The Lifetime Allowance (LTA… nothing to do with tennis here in Wimbledon) is the amount that you are permitted to hold in all of your various pension pots unless you have Enhanced, Primary or Fixed Protection. The limit is currently £1.5m which sounds like quite a lot, but with annuities at rock bottom rates, a 4% annuity would generate a taxable income of £60,000 a year, if you take the tax free cash, then it would be £45,000 a year. Before you challenge my figures, yes this is a guide, I could almost certainly find you a better rate than 4% but just play along..

Standard Life, the rather large Scottish pension company, have suggested that the reduction in the LTA to £1.25m at the start of the next tax year (6 months time) would mean that something like 300,000 people are likely to be punished with a penalty. The penalty for exceeding the LTA is currently a 55% tax charge. Yikes! Now you can protect your existing £1.5m allowance, but with strings attached and you need to begin this process soon.stock-photo-ring-buoy-49509643

Final Salary – Final Farce

If you think that you are one of the lucky ones in a final salary pension scheme (or Defined Benefit scheme) and avoid this problem think again. Your pension is given a cash value, based upon the income and lump sum that you will get. There is a magic formula to work this out, which I shall not bother you with here, but suffice to say those with long-term service in a final salary pension scheme… say NHS, Teacher, Civil Service, BBC and who have a high final salary or expect to have promotions that trigger increased pension rights, then you are likely to be caught by this.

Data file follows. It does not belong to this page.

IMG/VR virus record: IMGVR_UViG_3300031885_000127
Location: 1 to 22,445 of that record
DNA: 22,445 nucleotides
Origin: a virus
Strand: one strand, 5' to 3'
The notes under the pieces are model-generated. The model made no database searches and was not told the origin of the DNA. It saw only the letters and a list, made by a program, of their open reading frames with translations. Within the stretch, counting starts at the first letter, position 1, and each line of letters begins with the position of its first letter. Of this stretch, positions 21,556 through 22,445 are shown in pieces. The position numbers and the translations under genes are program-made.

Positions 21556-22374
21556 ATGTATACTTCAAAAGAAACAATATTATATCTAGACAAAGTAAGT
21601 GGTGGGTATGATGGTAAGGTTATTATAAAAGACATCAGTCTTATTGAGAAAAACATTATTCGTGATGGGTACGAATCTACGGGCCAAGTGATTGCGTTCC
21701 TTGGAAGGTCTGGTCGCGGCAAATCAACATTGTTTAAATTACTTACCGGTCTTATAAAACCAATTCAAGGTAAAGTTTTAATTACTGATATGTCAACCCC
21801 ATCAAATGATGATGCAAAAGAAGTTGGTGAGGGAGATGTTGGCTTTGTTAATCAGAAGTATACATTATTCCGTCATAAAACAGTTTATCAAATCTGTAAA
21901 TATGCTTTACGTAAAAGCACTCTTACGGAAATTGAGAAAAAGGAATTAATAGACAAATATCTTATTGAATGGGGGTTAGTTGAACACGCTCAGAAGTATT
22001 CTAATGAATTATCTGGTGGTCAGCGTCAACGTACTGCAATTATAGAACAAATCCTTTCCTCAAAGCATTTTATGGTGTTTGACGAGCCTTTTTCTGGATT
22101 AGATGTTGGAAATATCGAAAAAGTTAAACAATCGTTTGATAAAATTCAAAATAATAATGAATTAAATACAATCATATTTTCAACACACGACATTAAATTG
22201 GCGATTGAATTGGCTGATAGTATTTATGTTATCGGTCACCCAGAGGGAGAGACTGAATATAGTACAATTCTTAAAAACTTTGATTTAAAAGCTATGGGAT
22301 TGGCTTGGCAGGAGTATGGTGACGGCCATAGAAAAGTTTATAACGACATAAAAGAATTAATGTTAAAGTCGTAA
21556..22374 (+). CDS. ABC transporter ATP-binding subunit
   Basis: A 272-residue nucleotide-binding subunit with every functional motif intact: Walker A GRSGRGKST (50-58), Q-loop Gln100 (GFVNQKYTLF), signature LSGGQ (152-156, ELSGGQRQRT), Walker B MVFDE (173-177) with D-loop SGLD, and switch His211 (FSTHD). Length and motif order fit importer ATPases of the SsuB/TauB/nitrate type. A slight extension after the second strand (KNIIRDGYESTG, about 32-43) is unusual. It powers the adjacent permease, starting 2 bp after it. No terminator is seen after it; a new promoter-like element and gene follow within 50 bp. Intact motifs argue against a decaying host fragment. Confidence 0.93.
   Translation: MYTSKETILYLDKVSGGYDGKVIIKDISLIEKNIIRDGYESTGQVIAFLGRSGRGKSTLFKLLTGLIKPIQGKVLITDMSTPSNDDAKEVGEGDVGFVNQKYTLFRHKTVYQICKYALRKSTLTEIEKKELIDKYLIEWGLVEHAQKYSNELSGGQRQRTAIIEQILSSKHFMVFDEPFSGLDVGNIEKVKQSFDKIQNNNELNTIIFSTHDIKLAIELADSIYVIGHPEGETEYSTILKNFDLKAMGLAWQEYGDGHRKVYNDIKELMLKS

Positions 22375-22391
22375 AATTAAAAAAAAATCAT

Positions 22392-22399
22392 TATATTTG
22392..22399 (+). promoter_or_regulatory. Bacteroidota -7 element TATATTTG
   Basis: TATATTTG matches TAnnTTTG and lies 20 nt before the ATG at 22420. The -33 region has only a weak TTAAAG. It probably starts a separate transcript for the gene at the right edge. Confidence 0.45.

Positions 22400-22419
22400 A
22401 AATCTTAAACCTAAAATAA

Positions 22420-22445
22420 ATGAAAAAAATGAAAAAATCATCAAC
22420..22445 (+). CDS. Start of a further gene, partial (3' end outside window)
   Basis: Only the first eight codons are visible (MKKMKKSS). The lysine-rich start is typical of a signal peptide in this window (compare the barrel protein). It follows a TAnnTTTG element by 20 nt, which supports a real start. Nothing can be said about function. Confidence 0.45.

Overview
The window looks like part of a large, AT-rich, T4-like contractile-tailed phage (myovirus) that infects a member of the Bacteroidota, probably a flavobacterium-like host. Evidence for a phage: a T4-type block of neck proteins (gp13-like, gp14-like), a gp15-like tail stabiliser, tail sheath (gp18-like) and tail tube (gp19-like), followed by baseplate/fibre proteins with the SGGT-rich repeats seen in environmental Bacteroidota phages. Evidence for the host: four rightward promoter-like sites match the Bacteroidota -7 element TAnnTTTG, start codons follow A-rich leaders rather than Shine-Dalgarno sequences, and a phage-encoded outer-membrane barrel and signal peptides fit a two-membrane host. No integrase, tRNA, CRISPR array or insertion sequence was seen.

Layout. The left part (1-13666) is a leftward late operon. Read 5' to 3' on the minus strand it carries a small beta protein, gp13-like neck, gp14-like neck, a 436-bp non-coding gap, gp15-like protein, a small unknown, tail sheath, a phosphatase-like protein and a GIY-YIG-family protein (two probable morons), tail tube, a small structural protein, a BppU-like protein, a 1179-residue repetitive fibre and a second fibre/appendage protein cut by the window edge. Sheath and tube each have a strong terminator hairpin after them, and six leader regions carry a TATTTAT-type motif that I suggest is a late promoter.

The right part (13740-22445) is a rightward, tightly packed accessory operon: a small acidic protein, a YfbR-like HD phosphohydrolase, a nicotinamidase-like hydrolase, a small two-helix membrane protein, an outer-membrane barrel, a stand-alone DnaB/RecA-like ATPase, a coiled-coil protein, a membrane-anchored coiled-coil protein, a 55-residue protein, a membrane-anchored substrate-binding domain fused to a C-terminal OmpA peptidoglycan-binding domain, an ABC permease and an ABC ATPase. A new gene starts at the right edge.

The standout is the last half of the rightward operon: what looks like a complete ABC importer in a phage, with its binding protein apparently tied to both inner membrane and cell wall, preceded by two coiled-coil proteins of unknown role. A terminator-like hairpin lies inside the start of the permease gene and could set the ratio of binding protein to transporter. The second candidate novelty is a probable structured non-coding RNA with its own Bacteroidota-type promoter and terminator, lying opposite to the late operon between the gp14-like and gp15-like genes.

The Real Impact of Taxes

This was one of the previous Government’s knee-jerk reactions to the credit crunch and has made simplified pension planning about as much a reality as Utopia.  However, we live with the reality of many poor political decisions and the current administration seem equally as unprepared to alter things. To do a quick bit of maths for you 55% of £250,000 is an extra tax charge of £137,500 on money that you have saved or a reduction on your pension pot of 9.1%…. yet politicians seem to fuss over 1% pension charges. Standard Life suggest that this will impact rather more people over the longer term – perhaps 10 times as many unless the rules are altered or abolished entirely. This is not a good way to encourage people to save for their retirement.

Dominic Thomas: Solomons IFA